Though the walls of the Venetian Ghetto have not been standing since 1797—when Napoleon tore them down and ended the ghetto’s separation from the city—a Jewish presence is still strongly felt there, 500 years since its formulation.

Established by Doge Leonardo Loredan on March 29, 1516, the Ghetto of Venice—where Jews were compelled to live under the Venetian Republic—was one of the world’s first places where people were forcibly segregated because of their religion. In fact, the English word “ghetto” is derived from the Jewish Ghetto in Venice, originating from the Venetian word ghèto and the Italian word ghetto.

To mark this five-century anniversary, the Oxford Chabad Society in England is hosting a seminar in Jewish studies titled, “500 Years of the Jewish Ghetto in Venice” on Sunday, Nov. 20, at the Slager Jewish Student Centre in Oxford.

“Jewish life of the Venice Ghetto had and has a very profound impact on Jewish life up until today, in the positive and negative,” says Rabbi Eli Brackman, director of the Oxford Chabad Society. “The freedom and protection that Venice offered the Jews in the 16th century when other countries, such as Spain in 1492, were expelling Jews led to a vibrancy of Jewish life and scholarship that was unique in Europe. It is reflected by the publishing of many Hebrew works at that time, many of which are at the heart of Jewish learning today.

“In the negative,” he explains, “the establishment of the first ghetto had a lasting impact and laid the model in certain ways to the tragic events of the 20th century. The history is a profound story and continues to be of great interest and inspiration to people and scholarship worldwide.”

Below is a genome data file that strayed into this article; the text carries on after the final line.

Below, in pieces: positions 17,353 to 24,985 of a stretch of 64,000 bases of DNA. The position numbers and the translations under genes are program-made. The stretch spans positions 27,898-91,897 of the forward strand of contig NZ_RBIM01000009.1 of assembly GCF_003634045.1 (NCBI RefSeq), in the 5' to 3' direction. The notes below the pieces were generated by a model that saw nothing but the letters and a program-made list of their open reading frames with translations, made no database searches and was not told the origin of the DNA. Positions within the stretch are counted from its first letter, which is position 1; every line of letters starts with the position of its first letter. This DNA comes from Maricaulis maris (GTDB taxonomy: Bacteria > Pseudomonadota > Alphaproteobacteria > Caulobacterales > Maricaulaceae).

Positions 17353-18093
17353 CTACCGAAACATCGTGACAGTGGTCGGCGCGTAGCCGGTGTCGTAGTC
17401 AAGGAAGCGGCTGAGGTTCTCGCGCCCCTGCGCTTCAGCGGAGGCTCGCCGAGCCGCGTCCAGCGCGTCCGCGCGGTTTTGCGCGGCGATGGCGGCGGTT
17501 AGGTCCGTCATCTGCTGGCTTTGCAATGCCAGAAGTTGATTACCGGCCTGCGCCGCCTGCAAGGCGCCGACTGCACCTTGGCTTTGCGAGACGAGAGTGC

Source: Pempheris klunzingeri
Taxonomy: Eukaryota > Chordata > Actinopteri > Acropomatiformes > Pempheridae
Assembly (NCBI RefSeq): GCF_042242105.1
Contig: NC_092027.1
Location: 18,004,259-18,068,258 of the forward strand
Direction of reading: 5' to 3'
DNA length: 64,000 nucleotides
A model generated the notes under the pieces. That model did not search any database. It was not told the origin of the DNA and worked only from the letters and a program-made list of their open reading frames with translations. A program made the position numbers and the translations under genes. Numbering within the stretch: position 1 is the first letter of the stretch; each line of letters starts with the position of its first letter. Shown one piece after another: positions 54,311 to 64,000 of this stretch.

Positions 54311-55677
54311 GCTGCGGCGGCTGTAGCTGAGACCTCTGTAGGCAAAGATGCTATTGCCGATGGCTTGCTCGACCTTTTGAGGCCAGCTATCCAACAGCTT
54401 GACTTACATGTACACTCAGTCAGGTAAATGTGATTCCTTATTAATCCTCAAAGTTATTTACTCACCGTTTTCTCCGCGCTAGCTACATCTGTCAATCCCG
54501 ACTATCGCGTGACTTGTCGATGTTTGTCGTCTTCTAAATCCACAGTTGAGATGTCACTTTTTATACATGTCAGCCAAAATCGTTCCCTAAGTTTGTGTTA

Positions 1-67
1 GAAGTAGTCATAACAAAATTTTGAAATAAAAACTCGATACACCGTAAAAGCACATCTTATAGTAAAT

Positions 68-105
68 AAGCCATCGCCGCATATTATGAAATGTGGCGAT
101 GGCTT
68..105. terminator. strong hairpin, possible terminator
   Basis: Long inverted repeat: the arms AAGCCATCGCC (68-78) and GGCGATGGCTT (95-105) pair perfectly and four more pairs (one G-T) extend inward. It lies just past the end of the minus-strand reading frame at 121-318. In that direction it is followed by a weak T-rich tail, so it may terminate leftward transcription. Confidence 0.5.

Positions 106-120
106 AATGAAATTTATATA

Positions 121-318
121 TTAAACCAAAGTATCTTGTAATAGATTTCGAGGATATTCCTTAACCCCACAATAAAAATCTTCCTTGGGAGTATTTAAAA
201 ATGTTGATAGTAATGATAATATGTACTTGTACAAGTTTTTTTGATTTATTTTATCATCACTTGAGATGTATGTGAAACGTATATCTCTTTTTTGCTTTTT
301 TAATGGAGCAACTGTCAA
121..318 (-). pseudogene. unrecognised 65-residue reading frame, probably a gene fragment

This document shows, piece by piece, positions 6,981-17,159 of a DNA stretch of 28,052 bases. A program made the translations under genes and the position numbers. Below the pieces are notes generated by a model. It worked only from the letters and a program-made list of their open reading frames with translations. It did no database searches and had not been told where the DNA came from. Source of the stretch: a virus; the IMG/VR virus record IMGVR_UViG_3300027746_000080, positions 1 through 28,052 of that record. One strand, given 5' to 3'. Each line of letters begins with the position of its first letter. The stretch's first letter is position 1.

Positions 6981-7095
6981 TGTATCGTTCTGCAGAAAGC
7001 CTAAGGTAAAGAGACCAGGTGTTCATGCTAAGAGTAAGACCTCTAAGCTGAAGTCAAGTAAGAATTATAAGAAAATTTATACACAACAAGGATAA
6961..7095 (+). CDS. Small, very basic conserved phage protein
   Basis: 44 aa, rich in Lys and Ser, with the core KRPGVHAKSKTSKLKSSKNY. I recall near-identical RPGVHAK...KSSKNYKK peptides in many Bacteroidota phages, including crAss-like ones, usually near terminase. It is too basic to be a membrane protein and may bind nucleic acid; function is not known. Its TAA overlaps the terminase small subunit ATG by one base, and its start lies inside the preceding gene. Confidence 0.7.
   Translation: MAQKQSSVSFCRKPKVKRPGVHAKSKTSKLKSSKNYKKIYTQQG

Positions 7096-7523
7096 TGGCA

Dr. Naftali Loewenthal of University College London will speak at the seminar.
Dr. Naftali Loewenthal of University College London will speak at the seminar.

Chassidism in Italy

Sunday’s program is set to include University of Manchester fellow Dr. Stefania Silvestri, speaking on the ghetto’s history, culture and women’s lives there; Brackman presenting on Simone Luzzatto and Jewish legal disputes in the ghetto; Pauline Malkiel, librarian of the Valmadonna Library, speaking about Hebrew publishing in the ghetto; Dr. Naftali Loewenthal, lecturer from University College London, comparing the spiritual paths of Rabbi Moshe Chaim Luzzato and Rabbi Schneur Zalman of Liadi; and Dr. Israel Sandman, expert on medieval Jewish philosophy at University College London, speaking about Jewish intellectual life in medieval Italy before the ghettos with a focus on manuscripts.

Of special interest for the Chabad Centre will be Loewenthal’s presentation, which focuses on the interplay of Chassidism and Jews in Renaissance Italy.

Chassidut cannot be seen in isolation from the Jewish historic events of the 16th and 17th century in other parts of Europe,” affirms Brackman.

Though the 500th anniversary is not something to celebrate but to commemorate, Oxford Chabad’s day of learning is set to enhance participants’ understanding and appreciation of the Venetian Jewish community.

Despite the fact that the city is home to between 450 and 500 Jews today—down from the 5,000 residents at its height in the 17th century—it remains culturally and spiritually active. The community boasts five synagogues and a thriving Chabad House, situated within the ghetto. Chabad runs a yeshivah, restaurant and tourist center, and hosts weekly Shabbat meals, offers kosher take-out food, and provides a wealth of educational information for residents and tourists alike.

The information center of the Jewish community of Venice in the ghetto. (Photo: Wikimedia Commons)
The information center of the Jewish community of Venice in the ghetto. (Photo: Wikimedia Commons)